Removal of set concrete with a chipping hammer exposes workers to considerable hand arm vibration which can damage the nerves in the hands. It can also cause back strain from the weight and design of the tool..

Spray fireproofing exposes the sprayer to noise and vibration as well as mineral wool while he/she is holding the sprayer all day aimed at the ceiling and girders. Bystanders are also exposed.

Sheet Metal Work is primarily done overhead putting considerable stress on the arms, shoulders and neck. They also use powder actuated tools to shoot straps into the ceiling to hold the ductwork. These tools can produce hand arm stress from constant use and from the recoil. Application of metal trim requires work at floor level on hands and knees.

Plumbing for a new building involves a lot of welding and pipe fitting in cramped positions and considerable work overhead (e. g. , for sprinkler fitters) . Welding has also been associated with wrist injuries due to the poor design of the welding guns.

Electrical work requires the use of a lot of hand tools that are not ergonomically designed, such as pliers and screwdrivers, which can lead to wrist injuries. Manual cable pulling also places strain on the back.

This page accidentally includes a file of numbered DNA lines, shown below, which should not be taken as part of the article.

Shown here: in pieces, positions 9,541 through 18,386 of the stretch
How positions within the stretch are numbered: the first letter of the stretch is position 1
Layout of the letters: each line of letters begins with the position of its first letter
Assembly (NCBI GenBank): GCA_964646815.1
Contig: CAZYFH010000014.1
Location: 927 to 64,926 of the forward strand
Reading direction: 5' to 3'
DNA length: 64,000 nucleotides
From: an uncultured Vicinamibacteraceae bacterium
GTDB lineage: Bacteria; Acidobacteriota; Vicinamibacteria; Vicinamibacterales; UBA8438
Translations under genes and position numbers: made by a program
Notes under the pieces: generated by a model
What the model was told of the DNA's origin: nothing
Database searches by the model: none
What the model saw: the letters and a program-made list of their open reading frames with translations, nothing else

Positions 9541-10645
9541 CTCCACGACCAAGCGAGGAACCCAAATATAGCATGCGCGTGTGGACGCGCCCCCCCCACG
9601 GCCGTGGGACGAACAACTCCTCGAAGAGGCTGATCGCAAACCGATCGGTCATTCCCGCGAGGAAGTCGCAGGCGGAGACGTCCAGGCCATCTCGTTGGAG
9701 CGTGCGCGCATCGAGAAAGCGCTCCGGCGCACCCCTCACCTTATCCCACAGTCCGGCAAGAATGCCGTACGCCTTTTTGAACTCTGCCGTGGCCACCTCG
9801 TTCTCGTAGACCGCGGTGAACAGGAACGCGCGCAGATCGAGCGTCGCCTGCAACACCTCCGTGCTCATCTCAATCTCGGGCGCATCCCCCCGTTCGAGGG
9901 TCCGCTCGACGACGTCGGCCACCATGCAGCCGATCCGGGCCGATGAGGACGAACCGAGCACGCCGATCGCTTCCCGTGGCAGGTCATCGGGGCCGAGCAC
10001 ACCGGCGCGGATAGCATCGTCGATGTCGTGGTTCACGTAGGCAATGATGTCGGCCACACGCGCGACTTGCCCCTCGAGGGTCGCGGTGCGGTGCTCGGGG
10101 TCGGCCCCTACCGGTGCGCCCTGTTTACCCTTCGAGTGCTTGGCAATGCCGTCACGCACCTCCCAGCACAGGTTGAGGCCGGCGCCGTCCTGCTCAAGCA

Elevator construction requires many awkward postures while working in. a narrow vertical shaft with heavy materials and hoisting materials from the edge of the shaft.

Roofing presents a risk of back injuries because of the heavy materials used, such as buckets of hot tar and single ply roofing, and force used by the kettle operator to break up tubes of asphalt to put into the kettle.

Building exteriors require a lot of work on scaffolds and may require lifting and fastening heavy materials on the side of the building. This can present a back injury and wrist injury risk. Sand blasting of exterior walls exposes the blaster to vibration and the feeder to risk of back injuries from loading sand into the hopper. Installing windows can injure your back due to the weight of the windows. Inserting caulking for the windows can place stress on the hand and wrist. Exterior surface finishes are sometimes trowelled on which requires a lot of repetitive hand and wrist motion, as well as bending to get materials.

Scaffold erection is very hard on the back and shoulders because heavy materials must be hoisted overhead manually. Receiving and balancing heavy materials while precariously balanced on a scaffold places a strain on the back.